As a boy, Tim White loved roaming California's San Bernardino Mountains, hunting for Indian arrowheads or other relics of the past. Today, his hunting ground is a vast and remote area of East Africa, where he searches for the distant ancestors of the human race. For over 20 years, he has led expeditions in the Afar desert of Ethiopia, where time has opened a great rift in the Earth, spreading layers of sediment like the pages of a book, a geological account of the past, for those who can read it.
In 2009, Tim White announced his greatest discovery, the almost complete skeleton of a diminutive proto-human creature who lived 4.4 million years ago. Nicknamed "Ardi," she is "the oldest known link in the evolutionary chain" that connects humankind and the great apes to our remote common ancestor.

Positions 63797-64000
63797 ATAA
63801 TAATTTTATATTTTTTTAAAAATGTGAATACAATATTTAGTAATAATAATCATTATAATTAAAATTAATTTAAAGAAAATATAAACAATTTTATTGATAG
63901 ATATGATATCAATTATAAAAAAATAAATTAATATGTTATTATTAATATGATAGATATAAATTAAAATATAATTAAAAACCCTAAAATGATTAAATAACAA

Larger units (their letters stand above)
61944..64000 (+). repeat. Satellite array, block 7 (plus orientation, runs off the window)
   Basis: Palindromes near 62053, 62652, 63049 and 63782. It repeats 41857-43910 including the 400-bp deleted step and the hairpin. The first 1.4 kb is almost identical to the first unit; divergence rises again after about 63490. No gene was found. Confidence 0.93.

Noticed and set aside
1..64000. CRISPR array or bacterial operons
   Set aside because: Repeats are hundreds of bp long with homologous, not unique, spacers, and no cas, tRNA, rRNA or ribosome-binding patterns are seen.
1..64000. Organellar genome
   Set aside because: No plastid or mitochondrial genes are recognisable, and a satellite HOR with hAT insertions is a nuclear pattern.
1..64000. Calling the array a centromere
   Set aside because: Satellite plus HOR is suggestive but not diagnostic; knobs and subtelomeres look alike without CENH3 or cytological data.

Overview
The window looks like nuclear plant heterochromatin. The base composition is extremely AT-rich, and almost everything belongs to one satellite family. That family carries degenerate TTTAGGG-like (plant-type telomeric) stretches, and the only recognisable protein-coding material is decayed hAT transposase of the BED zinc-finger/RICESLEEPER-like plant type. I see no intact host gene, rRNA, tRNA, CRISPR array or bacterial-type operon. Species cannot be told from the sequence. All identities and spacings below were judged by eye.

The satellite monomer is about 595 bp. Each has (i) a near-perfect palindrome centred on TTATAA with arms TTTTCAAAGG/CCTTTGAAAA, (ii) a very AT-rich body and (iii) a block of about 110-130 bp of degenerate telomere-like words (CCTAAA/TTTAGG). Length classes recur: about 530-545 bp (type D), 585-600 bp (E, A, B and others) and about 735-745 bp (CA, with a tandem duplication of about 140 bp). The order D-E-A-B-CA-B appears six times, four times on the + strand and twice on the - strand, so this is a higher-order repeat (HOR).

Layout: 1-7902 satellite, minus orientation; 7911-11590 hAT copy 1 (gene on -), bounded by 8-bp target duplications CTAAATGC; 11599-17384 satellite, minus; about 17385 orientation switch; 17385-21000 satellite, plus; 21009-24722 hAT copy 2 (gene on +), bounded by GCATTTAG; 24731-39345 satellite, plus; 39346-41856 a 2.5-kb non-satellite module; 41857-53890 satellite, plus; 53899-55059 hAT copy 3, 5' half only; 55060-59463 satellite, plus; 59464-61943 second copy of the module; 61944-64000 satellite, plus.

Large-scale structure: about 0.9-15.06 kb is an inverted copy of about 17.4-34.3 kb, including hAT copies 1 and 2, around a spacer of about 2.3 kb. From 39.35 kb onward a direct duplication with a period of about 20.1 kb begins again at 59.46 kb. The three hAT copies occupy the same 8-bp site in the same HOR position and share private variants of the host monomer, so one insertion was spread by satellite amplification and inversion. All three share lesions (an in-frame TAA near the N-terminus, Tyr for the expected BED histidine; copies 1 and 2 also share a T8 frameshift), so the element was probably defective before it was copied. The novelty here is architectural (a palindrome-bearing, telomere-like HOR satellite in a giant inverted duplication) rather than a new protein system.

Ardi and her species, Ardipithecus ramidus, could walk on all fours like apes, and their feet sported thumb-like big toes for tree-climbing, but they could also walk upright like modern man. The cooperative food-gathering made possible by upright walking may have been decisive in the development of the human family unit. Tim White's discoveries allow us to look back in time, and discover what makes human beings human.